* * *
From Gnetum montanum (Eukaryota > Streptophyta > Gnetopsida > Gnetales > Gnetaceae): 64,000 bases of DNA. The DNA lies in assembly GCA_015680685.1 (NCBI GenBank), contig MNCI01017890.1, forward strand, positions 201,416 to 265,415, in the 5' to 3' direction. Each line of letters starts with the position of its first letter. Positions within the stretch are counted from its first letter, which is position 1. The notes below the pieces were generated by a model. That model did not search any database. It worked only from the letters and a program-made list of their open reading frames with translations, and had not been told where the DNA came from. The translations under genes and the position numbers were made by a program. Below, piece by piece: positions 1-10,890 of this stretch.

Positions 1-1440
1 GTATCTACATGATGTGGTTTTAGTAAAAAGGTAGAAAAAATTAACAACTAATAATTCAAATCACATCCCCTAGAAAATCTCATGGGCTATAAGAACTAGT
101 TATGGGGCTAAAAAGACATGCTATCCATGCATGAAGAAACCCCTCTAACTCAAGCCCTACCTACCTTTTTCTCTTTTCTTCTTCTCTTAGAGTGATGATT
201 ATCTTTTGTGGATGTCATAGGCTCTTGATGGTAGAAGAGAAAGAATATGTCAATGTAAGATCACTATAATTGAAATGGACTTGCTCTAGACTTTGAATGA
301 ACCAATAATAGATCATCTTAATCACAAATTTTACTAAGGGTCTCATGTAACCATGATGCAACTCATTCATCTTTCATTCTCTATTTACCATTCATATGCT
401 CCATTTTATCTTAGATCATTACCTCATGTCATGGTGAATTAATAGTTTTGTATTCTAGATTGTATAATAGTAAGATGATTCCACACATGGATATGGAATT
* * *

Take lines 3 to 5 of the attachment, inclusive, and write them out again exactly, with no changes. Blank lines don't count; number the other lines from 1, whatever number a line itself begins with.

1 GTATCTACATGATGTGGTTTTAGTAAAAAGGTAGAAAAAATTAACAACTAATAATTCAAATCACATCCCCTAGAAAATCTCATGGGCTATAAGAACTAGT
101 TATGGGGCTAAAAAGACATGCTATCCATGCATGAAGAAACCCCTCTAACTCAAGCCCTACCTACCTTTTTCTCTTTTCTTCTTCTCTTAGAGTGATGATT
201 ATCTTTTGTGGATGTCATAGGCTCTTGATGGTAGAAGAGAAAGAATATGTCAATGTAAGATCACTATAATTGAAATGGACTTGCTCTAGACTTTGAATGA